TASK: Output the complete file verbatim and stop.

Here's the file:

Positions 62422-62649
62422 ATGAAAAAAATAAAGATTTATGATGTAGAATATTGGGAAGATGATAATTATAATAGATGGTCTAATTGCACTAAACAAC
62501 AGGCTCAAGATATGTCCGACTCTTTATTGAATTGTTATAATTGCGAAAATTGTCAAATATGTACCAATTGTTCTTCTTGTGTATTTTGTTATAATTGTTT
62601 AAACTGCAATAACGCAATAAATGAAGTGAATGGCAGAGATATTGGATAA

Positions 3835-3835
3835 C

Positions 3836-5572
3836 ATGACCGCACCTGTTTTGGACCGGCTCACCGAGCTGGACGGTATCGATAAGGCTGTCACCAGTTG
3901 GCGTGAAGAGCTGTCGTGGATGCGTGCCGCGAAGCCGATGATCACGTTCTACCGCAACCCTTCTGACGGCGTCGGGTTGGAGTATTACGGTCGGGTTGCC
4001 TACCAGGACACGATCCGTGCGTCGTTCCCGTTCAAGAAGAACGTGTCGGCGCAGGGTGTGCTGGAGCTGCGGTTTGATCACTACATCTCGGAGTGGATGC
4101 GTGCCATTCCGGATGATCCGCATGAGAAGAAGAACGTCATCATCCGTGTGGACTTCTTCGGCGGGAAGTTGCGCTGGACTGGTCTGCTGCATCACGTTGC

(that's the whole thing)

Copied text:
Positions 62422-62649
62422 ATGAAAAAAATAAAGATTTATGATGTAGAATATTGGGAAGATGATAATTATAATAGATGGTCTAATTGCACTAAACAAC
62501 AGGCTCAAGATATGTCCGACTCTTTATTGAATTGTTATAATTGCGAAAATTGTCAAATATGTACCAATTGTTCTTCTTGTGTATTTTGTTATAATTGTTT
62601 AAACTGCAATAACGCAATAAATGAAGTGAATGGCAGAGATATTGGATAA

Positions 3835-3835
3835 C

Positions 3836-5572
3836 ATGACCGCACCTGTTTTGGACCGGCTCACCGAGCTGGACGGTATCGATAAGGCTGTCACCAGTTG
3901 GCGTGAAGAGCTGTCGTGGATGCGTGCCGCGAAGCCGATGATCACGTTCTACCGCAACCCTTCTGACGGCGTCGGGTTGGAGTATTACGGTCGGGTTGCC
4001 TACCAGGACACGATCCGTGCGTCGTTCCCGTTCAAGAAGAACGTGTCGGCGCAGGGTGTGCTGGAGCTGCGGTTTGATCACTACATCTCGGAGTGGATGC
4101 GTGCCATTCCGGATGATCCGCATGAGAAGAAGAACGTCATCATCCGTGTGGACTTCTTCGGCGGGAAGTTGCGCTGGACTGGTCTGCTGCATCACGTTGC